Areas of Expertise (4)
Professor Paul Howard-Jones is based in the University of Bristol’s Graduate School of Education, where his research is focused on issues at the interface of cognitive neuroscience and educational theory, practice and policy. He applies diverse research methods from computational brain imaging studies to classroom observations in order to understand learning processes and their potential relevance to educational learning. He is particularly interested in the processes by which games and learning games engage their players and can support learning.
Professor Howard-Jones was formerly a member of the UK's Royal Society working group on Neuroscience and Education (2011). In 2020 he completed a fellowship at UNESCO (Geneva) focused on the relation of neuroscience to global educational and cultural contexts, and has authored numerous reviews and one of the first text books in this area (Evolution of the Learning Brain, Routledge, 2010). He has participated in many international academic and public debates regarding the interrelation of these two diverse subject areas and is currently implementing neuroscience into Initial Teacher Education at the University of Bristol (supported by the Wellcome Trust). He is more widely known for his contributions to Channel Four’s Secret Life of Four Year Olds and other broadcasts. His second book, A Short History of the Learning Brain, has just been published by Routledge, and he has been researching teachers’ attitudes and practices around climate change education. He currently co-ordinates the UK’s Climate Change Education Network.
Senior Fellow at the International Bureau of Education (UNESCO) (professional)
2016 - 2020
IMBES Translation Award (professional)
2018 International Brain Mind and Education Society
University of Exeter: PhD, Medical Physics
Media Appearances (5)
The Secret Life of 4 and 5 Year Olds
The award-winning series that lifts the lid on the ups, downs, tears, tantrums and triumphs of the playground
Concerns grow for children’s health as screen times soar during Covid crisis
The Guardian online
Experts say rise in sleep and eyesight problems may also be linked to increased use of digital devices
How Brain Myths Could Hurt Kids
The New York Times online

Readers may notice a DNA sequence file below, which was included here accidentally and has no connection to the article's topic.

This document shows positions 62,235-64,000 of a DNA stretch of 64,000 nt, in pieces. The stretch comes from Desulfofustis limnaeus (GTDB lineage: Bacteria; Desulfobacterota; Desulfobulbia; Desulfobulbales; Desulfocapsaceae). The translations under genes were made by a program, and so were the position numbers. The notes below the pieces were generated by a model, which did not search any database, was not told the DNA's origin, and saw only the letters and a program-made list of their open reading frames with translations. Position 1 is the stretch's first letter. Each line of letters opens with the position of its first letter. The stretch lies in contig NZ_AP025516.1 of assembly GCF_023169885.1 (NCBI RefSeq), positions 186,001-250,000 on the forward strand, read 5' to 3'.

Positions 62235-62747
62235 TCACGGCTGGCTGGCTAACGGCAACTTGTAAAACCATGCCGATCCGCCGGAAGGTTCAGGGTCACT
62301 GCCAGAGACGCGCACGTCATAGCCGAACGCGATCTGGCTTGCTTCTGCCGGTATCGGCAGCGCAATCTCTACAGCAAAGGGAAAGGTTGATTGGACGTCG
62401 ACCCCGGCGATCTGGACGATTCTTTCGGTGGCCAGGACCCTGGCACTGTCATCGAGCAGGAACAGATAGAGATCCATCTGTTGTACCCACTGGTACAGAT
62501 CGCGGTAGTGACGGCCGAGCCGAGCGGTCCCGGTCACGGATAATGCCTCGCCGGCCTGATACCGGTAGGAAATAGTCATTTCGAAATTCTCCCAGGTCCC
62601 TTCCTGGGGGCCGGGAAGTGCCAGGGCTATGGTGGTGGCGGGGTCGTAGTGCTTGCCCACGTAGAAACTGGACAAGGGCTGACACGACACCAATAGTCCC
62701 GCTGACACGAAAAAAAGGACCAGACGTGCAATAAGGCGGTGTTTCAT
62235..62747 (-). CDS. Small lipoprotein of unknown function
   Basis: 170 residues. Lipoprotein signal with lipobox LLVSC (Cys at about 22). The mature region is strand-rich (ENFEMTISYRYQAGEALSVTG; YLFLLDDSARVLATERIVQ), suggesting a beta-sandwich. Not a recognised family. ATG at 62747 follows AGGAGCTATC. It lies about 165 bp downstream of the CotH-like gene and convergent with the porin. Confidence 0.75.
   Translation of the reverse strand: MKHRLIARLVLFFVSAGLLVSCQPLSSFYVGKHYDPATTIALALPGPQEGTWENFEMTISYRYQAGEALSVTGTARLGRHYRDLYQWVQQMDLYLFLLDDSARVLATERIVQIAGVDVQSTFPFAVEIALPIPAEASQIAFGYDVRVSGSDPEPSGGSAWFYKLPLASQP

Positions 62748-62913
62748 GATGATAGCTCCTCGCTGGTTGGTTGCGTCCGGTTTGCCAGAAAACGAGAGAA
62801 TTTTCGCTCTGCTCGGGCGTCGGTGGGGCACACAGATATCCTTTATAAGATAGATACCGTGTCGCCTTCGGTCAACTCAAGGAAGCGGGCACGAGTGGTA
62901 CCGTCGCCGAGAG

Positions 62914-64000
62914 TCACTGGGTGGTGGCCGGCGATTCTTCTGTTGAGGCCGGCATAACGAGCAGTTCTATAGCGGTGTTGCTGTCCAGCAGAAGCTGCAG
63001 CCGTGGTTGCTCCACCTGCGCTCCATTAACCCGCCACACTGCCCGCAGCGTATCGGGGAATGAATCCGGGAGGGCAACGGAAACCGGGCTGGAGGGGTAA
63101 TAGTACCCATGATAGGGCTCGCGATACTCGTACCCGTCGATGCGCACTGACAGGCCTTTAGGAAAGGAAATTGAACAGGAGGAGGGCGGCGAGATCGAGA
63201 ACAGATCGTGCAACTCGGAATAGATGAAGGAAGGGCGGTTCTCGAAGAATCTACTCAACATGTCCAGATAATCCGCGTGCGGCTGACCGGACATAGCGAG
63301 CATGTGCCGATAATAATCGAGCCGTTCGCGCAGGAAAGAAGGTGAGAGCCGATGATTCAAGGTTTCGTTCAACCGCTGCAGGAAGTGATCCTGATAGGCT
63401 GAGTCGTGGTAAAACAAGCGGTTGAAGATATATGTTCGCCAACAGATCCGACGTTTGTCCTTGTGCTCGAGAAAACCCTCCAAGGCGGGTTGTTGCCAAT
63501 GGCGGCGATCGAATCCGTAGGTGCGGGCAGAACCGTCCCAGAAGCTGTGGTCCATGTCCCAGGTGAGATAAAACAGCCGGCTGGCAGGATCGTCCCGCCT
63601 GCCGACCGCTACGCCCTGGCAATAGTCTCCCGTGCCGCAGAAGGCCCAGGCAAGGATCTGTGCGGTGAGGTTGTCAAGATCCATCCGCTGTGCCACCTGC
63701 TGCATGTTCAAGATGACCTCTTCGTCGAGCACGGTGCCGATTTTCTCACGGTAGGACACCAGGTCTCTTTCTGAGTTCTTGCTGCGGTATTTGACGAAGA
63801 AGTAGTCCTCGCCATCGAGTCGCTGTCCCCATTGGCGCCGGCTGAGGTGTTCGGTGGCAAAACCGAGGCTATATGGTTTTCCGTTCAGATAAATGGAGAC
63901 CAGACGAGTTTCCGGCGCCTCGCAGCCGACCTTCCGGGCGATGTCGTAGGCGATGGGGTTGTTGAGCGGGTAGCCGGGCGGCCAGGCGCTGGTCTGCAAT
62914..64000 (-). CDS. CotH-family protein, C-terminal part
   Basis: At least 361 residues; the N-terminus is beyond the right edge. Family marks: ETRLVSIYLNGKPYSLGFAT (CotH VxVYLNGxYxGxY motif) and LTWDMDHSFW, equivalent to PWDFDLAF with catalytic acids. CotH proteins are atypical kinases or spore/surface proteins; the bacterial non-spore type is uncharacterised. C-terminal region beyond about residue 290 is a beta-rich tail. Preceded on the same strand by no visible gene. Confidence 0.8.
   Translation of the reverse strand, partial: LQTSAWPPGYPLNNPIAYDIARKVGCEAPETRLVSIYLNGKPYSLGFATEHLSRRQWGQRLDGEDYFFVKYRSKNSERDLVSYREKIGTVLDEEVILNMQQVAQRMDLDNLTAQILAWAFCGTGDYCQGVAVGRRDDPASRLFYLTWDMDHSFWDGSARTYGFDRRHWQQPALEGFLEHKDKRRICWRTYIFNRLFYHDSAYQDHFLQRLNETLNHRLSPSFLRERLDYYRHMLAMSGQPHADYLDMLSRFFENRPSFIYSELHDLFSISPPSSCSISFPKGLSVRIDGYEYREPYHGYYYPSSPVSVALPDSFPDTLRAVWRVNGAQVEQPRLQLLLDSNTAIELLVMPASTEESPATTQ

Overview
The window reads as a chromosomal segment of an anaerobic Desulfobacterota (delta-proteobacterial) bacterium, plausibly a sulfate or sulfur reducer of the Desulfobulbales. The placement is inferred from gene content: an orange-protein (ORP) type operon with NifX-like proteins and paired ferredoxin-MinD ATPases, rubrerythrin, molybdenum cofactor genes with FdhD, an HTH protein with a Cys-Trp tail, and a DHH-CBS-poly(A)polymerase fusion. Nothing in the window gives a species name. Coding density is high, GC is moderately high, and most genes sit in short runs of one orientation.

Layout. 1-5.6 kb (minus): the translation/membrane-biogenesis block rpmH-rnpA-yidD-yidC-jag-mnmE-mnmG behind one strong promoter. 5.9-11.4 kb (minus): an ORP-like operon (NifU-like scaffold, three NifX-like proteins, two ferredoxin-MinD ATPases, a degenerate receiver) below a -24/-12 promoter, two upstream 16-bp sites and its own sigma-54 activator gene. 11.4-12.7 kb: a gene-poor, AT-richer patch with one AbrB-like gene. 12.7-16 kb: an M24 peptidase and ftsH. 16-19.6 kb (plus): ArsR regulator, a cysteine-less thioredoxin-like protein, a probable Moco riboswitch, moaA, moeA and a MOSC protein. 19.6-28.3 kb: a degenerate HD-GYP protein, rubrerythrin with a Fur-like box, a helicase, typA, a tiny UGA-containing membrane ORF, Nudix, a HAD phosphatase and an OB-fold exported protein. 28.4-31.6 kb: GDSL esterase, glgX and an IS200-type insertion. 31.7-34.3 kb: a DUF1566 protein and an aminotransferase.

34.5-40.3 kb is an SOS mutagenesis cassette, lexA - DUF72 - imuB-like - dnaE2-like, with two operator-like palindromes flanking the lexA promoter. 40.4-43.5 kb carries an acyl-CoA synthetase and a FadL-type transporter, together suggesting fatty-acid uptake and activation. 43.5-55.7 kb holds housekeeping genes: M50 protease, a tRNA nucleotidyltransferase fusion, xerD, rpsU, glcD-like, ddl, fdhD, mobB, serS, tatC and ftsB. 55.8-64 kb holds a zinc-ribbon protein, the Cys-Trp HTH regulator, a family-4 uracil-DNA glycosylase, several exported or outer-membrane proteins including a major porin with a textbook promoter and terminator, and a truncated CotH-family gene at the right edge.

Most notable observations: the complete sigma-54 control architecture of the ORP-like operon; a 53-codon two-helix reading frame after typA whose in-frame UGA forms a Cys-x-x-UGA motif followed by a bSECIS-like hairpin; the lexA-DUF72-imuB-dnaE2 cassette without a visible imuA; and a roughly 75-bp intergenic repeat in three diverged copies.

The idea that we only use 10 percent of our brains has been roundly debunked — but, according to Paul Howard-Jones, an associate professor of neuroscience and education, teachers don’t necessarily know that. In an article in Nature Reviews Neuroscience, he reveals the disturbing prevalence of this and other “neuromyths” in classrooms around the world, and explains why they can be so damaging.
Myths about the brain 'hamper effective teaching'
The Telegraph online
Research published today suggests that widely believed myths about neuroscience are being used to justify classroom practice that has "no educational value"
BBC Radio 4 online
Paul Howard-Jones studies the effect of gaming and gambling on the brain, and tells Sarah Montague how they can be used in teaching to make more effective learners.
Secret Lives of 4-year olds secondary dataset and metadataUniversity of Bristol
Channel 4 documentary series, ‘The Secret Life of 4 (5 & 6) Year Olds’ gave a unique insight into natural dialogue between young children, alongside professional neuroscientific and psychological assessment. Bristol university has been given access to the complete recorded audio data-set for child development research purposes. The projects objectives are to organize, archive and catalogue the audio data ensuring it’s easily searchable, accessible and categorized by potential research themes, behaviours and emotions.
Applying the science of learning in the classroomJournal of the chartered college of teaching
The US ‘decade of the brain’ in the 1990s saw the launch of a number of educational programmes that claimed to be ‘brain-based’. These were usually unscientific in their approach and motivated by commercial interests. Rather than inform education, these programmes often promoted misunderstandings about the brain: so-called ‘neuromyths’ (Howard-Jones, 2014).
The role of reward and reward uncertainty in episodic memoryJournal of Memory and Language
Declarative memory has been found to be sensitive to reward-related changes in the environment. The reward signal can be broken down into information regarding the expected value of the reward, reward uncertainty and the prediction error. Research has established that high as opposed to low reward values enhance declarative memory.
Neuroscience Research and Classroom PracticeFrom the Laboratory to the Classroom
We all know that learning involves the brain, so the idea of improving classroom practice by understanding the brain has a common-sense appeal. The idea has gained considerable traction in the last 15 years, with a step change in the number of academic papers, reports, and books published recently that connect the brain with education (Howard-Jones, 2014a).